Mineral description : Humite

Humite (or clinohumite) as a thin vein in calcite, from Ihalainen, Finland.

Mineral class Silicates : Nesosilicates : Olivine group.
Chemical formula Mg7(OH,F)2(SiO4)2
Crystal system Orthorombic.
Habitus As rounded grains or tabular crystals. Also as grains or aggregates partly transformed into serpentine.
Cleavage [001] poor.
Hardness 6-6.5
Density 3.1-3.2
Color White to light yellow, yellowish green when transformed into serpentine. Also brown and orange.
Streak White.
Luster Vitreous, transparent to translucent.
Description Humite is the naming member of a group of minerals called the humite group. The crystal structure of the humite group minerals is as layers of silicate and oxide. The silicate layer have the same structure as olivine and the oxide layer resembles brucite. In the case of humite it consists of three olivine layers between each brucite layer.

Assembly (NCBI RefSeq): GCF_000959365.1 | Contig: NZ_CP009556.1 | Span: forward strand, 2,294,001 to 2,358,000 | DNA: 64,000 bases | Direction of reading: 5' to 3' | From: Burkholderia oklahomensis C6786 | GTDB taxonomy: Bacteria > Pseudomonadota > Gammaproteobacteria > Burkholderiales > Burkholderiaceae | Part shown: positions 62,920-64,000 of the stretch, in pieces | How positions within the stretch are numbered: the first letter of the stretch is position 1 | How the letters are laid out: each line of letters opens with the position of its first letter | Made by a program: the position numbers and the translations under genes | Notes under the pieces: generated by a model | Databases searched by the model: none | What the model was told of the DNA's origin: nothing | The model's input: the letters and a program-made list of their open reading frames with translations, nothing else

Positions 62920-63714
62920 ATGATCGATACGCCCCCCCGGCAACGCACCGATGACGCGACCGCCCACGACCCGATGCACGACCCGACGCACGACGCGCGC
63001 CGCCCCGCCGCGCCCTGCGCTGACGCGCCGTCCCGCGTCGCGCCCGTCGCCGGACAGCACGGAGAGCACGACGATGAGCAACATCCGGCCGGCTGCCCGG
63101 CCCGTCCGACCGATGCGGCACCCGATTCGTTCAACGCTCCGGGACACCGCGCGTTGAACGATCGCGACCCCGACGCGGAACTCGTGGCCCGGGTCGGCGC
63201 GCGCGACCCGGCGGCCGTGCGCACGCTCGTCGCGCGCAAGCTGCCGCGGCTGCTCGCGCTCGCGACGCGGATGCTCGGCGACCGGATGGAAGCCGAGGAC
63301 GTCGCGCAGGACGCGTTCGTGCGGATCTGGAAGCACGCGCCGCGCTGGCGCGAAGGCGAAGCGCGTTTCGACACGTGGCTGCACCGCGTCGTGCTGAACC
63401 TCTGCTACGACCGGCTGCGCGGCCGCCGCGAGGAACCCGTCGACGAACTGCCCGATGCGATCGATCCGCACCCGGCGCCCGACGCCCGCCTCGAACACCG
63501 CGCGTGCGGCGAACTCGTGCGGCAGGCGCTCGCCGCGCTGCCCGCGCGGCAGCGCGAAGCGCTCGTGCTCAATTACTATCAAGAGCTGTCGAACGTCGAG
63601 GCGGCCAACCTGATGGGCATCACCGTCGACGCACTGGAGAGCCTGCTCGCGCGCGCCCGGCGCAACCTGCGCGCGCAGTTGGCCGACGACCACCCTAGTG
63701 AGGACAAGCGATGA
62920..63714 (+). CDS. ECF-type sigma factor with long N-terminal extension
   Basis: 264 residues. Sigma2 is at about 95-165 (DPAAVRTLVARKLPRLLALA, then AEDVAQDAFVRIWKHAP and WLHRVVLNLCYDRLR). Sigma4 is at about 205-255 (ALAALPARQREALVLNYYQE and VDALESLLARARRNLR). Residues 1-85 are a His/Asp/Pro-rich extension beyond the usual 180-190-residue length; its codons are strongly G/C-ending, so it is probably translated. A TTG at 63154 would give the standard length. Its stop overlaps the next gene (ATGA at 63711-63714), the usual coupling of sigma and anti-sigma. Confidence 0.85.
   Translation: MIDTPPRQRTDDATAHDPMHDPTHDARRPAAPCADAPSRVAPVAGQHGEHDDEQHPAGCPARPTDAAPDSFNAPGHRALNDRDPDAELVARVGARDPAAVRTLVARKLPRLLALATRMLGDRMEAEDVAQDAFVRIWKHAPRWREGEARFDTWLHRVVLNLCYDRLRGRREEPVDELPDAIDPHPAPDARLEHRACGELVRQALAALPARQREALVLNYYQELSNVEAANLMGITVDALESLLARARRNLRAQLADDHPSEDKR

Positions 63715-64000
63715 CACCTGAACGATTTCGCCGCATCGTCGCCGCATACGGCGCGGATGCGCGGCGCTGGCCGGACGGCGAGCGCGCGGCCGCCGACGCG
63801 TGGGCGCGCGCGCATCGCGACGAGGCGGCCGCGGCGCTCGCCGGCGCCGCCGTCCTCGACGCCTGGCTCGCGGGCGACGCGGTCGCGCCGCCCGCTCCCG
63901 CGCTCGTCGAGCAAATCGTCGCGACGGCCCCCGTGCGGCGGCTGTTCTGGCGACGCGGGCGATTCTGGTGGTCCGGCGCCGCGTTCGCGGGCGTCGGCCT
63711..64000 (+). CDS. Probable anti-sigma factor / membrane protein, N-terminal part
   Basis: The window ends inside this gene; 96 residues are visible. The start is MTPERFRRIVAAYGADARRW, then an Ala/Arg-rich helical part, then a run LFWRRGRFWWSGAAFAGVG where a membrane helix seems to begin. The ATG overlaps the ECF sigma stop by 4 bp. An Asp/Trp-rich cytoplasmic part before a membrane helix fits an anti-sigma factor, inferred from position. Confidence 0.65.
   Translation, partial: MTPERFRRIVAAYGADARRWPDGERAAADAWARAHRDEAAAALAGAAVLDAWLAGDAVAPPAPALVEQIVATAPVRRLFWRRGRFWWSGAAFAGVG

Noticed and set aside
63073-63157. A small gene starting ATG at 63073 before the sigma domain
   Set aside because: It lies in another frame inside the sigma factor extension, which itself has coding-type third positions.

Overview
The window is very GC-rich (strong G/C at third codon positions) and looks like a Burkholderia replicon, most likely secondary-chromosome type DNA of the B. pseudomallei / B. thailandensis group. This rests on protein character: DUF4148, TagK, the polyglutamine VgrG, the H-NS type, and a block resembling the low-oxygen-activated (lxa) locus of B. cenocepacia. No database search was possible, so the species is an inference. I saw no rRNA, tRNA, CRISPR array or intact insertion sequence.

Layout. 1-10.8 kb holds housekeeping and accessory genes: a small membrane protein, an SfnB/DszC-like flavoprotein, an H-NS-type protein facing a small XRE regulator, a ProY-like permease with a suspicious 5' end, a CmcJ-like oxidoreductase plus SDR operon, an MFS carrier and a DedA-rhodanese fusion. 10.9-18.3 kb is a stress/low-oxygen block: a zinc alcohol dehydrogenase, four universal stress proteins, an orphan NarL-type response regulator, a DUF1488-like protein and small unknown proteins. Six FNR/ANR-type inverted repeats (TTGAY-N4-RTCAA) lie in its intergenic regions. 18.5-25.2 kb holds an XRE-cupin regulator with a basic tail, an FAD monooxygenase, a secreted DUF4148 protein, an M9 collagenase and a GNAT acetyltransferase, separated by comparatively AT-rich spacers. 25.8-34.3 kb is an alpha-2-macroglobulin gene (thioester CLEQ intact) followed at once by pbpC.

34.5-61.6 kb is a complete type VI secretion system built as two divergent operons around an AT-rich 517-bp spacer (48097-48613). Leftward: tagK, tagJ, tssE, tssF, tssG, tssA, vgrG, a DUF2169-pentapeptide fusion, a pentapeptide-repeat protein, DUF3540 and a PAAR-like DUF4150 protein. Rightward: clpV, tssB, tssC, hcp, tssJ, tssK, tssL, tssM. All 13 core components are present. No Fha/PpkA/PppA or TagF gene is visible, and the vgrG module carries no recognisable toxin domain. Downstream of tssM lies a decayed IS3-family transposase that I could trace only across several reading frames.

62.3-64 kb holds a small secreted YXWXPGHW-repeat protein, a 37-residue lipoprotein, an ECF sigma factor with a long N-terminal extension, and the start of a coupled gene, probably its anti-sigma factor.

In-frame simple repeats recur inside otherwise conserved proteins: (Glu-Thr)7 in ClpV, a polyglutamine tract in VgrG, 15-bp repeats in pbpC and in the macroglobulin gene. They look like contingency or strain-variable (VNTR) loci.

Occurance In hydrothermal veins and contact or region metamotphosed dolomitic rocks.
Associates  
Notes Very easy to mistake for chondrodite.
Type locality : Mount Somma, Vesuvius, Italy.
Named after Sir Abraham Hume.
Locations A relatively rare mineral in Sweden.
  • Ladugruvan, Persberg, Värmland. As up to 1 cm yellow grains and crystals, or yellowish green grains and aggregates strongly transformed into serpentine.
    Note : Tallgruvan doesn't exist any longer. It's been incorporated in Gåsgruvan as the latter have grown in size.

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Last changed : 1998-09-19